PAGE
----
FIG. 3 shows input controls on the display screen for controlling the amount of red, green and blue light. The red, green and blue sliders 332, 334, 336 indicate the absolute value of each color component while the Raise and Lower buttons next to each slider allow the user to increase or decrease the corresponding color component in a relative manner. When applying a relative increase to red by pressing the red Raise button 342, if the amount of red is not at a maximum level, then the red color component is increased and the position of the slider will move toward its maximum. In some implementations, the amount of blue and green color components are decreased in addition to increasing the red color component. If the amount of red color is to be increased and the amount of red is already at a maximum level as shown in FIG. 3, then the blue and green color components are decreased so that the amount of apparent red light is increased. Applying a relative decrease of a color component works in a complementary manner.

For an LED fixture with red, green and blue LED emitters, increasing the red component increases the output of the red emitter, which causes the overall intensity to increase. Once the red emitter is at its maximum output, then further requests to increase the red component result in reducing the green and blue components, which in turn results in a perceived increase in red with a decrease in overall intensity.

Other implementations may use other types of controls other than a pair of relative adjustment buttons. For example, a slider or wheel could be used where a movement up or clockwise increases a color component and a movement down or counterclockwise decreases the color component in a relative fashion.

This method of control optimizes relative color changes and is more intuitive when trying to make relative color adjustments than trying to adjust absolute red, green and blue values. Although FIG. 3 illustrates a red, green, blue color space, the user interface module and the lighting controller engine support other color spaces such as cyan-magenta-yellow or hue-saturation-luminance, as well as supporting lighting fixtures that adjust color using a color wheel.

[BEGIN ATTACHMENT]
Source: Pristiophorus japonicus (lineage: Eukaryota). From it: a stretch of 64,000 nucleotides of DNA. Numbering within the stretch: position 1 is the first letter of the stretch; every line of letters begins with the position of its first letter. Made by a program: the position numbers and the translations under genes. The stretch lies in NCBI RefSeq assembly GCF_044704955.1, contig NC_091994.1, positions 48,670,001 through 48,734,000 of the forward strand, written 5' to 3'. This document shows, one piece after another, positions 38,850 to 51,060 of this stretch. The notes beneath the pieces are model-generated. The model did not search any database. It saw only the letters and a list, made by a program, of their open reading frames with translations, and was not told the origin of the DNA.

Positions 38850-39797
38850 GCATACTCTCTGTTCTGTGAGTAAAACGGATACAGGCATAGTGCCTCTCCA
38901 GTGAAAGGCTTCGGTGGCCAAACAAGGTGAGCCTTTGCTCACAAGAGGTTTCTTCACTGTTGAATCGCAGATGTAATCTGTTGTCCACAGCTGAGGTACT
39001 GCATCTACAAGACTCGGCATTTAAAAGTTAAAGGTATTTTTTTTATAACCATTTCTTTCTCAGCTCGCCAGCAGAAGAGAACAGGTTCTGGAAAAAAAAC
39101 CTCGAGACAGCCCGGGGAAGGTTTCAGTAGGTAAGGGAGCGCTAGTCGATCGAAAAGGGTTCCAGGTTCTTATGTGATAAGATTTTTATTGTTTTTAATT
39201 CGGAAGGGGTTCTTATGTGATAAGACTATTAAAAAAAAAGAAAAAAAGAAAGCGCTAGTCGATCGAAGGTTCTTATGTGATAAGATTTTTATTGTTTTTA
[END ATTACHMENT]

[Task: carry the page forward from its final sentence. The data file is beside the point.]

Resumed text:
Once a lighting state is defined for one or more lighting fixtures, it can be recorded by selecting the record context. It may also be associated with a control, such as a slider or other input control. The play context may be used to play back the lighting state. If the lighting state was assigned to an input control, then when the user selects the play context, the input control may be used to playback the lighting state.

Graphical Help Overlays

The user interface module may provide integrated help functions superimposed over the primary operational display to assist the user. The help functions are in the form of one or more overlays and can employ opaque, transparent and semi-transparent areas to annotate, label, describe and guide the user in the operation of the current interface display. These help overlays can be activated and hidden dynamically to provide the user with flexibility in invoking and displaying the overlays over the current operational display. The help overlays change appearance based on the user's operational context of the controller and do not inhibit regular operation of the lighting controller. For example, FIG. 6 illustrates the touchscreen controls without any help overlays and FIG. 7 illustrates the touchscreen with the help overlays, which in this example provide additional information about the functions of the encoders.

Dynamic Fixture Details Based on Zoom Level

Another aspect of the invention displays groupings of lighting fixtures and dynamically determines what information to display for each fixture based on the number of fixtures in the group. This aspect of the invention adjusts the level of detail of the information presented for each lighting fixture on the display dynamically based on the user's adjustment of the number of lighting fixtures shown on the display, i.e., the zoom level for the display. If the user zooms out, then the components are not just scaled down in size, but the detail is either re-represented in a more compact form or omitted completely for clarity.